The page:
RFF16: C’mon C’mon

A touching drama about generations and human connections

Sometimes films need to be watched until the end to be fully appreciated, others manage to capture the attention of the viewers from the very first scenes, by dragging them into a story packed with meanings. In this sense, Mike Mills’ C’mon C’mon is part of the second group.

The film, debuted at Telluride in September and is now presented in the Official Selection at Rome FIlm Festival: it will hit U.S. theaters in November, but there’s no date at the moment for the rest of the world.

In the opening sequence we see a radio journalist who travels America interviewing kids, asking them about their lives and what they think of the future. His name is Johnny and we immediately understand he’s a lost soul, but with a genuine passion for his job. Everything changes when his sister Viv must leave for San Francisco, to help her ex-husband who’s on a verge of a psychological breakdown, and she asks Johnny to take care of her 9-years-old son, Jesse, for a few days: despite he has always been an absent uncle, Johnny accepts the task, taking the opportunity to get closer to this nephew that he barely knows. 

From this moment on, many things happen: the few days become weeks, Johnny finds himself working as an “emergency-father”, a difficult job he knows nothing about, and Jesse understands what is like to have one (Jesse’s dad is a busy musician). Uncle and nephew gradually build a  relationship of mutual support, complicity and challenge, that is heartwarming and authentic. This impromptu parenting will act also as an excuse, for Johnny, to fix his relationship with Viv, clearing up old misunderstandings, smoothing out conflicts and giving both the opportunity to really start behaving like brother and sister.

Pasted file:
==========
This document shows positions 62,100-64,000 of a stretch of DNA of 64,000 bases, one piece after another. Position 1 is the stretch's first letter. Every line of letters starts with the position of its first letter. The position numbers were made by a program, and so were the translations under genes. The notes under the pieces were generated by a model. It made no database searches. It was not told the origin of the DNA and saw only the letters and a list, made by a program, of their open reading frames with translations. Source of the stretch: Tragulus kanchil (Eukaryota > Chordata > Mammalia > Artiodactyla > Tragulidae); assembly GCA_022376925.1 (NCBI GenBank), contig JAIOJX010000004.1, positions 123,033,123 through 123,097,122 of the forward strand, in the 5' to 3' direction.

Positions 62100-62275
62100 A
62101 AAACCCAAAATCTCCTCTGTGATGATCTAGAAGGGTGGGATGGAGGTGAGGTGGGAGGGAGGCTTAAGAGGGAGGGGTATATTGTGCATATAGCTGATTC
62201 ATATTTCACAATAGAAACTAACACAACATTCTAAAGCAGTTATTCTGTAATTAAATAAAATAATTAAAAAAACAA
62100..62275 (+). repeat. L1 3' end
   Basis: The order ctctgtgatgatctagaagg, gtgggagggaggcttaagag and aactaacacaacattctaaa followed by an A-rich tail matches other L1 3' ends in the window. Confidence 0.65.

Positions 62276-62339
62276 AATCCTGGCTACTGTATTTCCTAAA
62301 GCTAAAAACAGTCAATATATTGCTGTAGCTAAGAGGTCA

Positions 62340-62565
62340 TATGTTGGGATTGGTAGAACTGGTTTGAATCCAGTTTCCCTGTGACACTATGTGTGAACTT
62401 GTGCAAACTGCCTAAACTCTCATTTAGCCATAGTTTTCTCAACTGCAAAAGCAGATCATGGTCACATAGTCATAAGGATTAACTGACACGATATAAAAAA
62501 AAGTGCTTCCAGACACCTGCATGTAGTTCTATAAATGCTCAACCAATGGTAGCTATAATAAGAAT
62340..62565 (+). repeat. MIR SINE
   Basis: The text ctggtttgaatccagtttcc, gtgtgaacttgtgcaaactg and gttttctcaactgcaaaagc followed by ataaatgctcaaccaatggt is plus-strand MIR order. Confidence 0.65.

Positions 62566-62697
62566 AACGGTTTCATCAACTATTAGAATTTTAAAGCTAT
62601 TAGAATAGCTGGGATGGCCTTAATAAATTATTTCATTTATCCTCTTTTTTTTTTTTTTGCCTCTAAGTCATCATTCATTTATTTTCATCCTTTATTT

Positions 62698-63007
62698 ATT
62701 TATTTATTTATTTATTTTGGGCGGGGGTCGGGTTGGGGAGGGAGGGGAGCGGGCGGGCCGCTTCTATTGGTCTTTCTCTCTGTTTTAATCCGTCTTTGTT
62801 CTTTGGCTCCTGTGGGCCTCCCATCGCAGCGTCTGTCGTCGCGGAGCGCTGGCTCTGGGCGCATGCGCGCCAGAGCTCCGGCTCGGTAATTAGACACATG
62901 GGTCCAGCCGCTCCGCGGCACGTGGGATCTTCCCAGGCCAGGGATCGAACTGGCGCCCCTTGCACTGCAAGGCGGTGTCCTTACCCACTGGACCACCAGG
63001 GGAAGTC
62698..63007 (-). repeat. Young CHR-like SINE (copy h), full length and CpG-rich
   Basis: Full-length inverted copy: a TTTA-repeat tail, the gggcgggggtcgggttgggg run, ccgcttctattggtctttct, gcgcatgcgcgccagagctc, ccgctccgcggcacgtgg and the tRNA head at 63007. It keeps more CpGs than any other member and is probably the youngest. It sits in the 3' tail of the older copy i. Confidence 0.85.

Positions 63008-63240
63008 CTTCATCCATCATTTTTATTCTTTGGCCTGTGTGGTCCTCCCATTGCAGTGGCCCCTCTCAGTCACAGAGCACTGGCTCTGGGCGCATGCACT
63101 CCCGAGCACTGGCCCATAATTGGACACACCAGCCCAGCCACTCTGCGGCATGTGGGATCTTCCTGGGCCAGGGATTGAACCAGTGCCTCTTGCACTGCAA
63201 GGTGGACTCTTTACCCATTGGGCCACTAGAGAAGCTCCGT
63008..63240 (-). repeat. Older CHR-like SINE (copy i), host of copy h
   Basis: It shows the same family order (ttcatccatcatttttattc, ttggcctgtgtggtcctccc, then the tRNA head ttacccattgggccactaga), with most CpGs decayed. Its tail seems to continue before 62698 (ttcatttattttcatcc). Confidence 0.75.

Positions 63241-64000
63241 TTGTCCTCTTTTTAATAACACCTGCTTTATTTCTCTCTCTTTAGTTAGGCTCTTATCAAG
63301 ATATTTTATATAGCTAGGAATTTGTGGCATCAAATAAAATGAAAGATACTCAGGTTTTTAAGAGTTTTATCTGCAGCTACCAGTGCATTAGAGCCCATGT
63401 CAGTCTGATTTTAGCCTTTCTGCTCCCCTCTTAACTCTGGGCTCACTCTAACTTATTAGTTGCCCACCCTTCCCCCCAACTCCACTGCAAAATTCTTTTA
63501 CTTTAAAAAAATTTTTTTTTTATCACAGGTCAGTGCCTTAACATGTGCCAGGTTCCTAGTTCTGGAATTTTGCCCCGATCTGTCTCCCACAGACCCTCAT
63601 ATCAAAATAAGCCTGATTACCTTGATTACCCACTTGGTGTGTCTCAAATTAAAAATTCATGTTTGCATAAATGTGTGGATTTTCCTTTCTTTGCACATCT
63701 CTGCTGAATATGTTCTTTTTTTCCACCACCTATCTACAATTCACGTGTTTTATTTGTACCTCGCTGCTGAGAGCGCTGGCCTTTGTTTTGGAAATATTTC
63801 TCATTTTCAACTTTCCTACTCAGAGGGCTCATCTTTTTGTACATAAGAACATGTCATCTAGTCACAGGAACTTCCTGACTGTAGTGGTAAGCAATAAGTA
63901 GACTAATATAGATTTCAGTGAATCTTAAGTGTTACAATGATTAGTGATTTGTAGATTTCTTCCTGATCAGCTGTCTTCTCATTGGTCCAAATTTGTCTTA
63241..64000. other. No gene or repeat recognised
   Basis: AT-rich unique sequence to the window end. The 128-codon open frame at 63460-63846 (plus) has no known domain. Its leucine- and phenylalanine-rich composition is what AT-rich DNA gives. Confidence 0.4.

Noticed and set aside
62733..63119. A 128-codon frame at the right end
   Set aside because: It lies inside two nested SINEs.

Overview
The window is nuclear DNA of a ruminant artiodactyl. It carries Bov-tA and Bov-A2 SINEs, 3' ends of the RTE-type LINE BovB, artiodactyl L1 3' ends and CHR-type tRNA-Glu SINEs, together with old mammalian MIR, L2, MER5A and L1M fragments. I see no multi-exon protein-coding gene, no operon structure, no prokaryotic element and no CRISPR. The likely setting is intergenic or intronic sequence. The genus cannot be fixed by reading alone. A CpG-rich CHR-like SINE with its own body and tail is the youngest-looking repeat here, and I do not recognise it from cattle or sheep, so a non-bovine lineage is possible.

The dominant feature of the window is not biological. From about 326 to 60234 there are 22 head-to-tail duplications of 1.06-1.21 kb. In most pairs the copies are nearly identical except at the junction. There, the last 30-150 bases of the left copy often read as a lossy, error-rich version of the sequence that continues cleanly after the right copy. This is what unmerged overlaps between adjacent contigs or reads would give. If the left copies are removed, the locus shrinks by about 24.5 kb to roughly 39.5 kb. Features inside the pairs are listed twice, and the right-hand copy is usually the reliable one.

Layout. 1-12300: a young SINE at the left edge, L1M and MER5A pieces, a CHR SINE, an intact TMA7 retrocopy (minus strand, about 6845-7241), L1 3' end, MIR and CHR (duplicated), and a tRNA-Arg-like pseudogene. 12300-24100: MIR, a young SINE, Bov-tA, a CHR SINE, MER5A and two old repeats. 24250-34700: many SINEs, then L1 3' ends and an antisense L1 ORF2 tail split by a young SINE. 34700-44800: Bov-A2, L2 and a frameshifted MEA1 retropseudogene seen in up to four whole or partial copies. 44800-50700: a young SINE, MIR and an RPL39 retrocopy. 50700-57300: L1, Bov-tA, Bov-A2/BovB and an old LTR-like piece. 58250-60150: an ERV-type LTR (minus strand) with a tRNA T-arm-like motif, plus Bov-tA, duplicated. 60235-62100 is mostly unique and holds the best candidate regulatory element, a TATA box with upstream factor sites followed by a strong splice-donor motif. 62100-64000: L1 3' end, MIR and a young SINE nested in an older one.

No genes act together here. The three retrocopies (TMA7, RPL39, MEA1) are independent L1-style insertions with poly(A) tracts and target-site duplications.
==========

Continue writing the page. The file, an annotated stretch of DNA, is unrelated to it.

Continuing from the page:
With C’mon C’mon, director Mike Mills delivers an emotional portrait of different generations looking for human connections. That’s the main theme of the film and it’s not only a matter to Johnny and Jesse (wonderfully  played by veteran Joaquin Phoenix and 12-year-old Woody Norman) but to all the kids that Johnny interviews: they are all scared of loneliness, of being misunderstood or to face a world in ruins by themselves. In this black-and-white piece of art, Mills seems to suggest the only way we can save ourselves (and the world) is by getting closer to each other and talk, letting our emotions out with no fear of being judged and going bravely through pain to give meaning to our lives. 

C’mon C’mon is essential, authentic and beautiful: it has the strength of a documentary and the depth of an intimate tale. 

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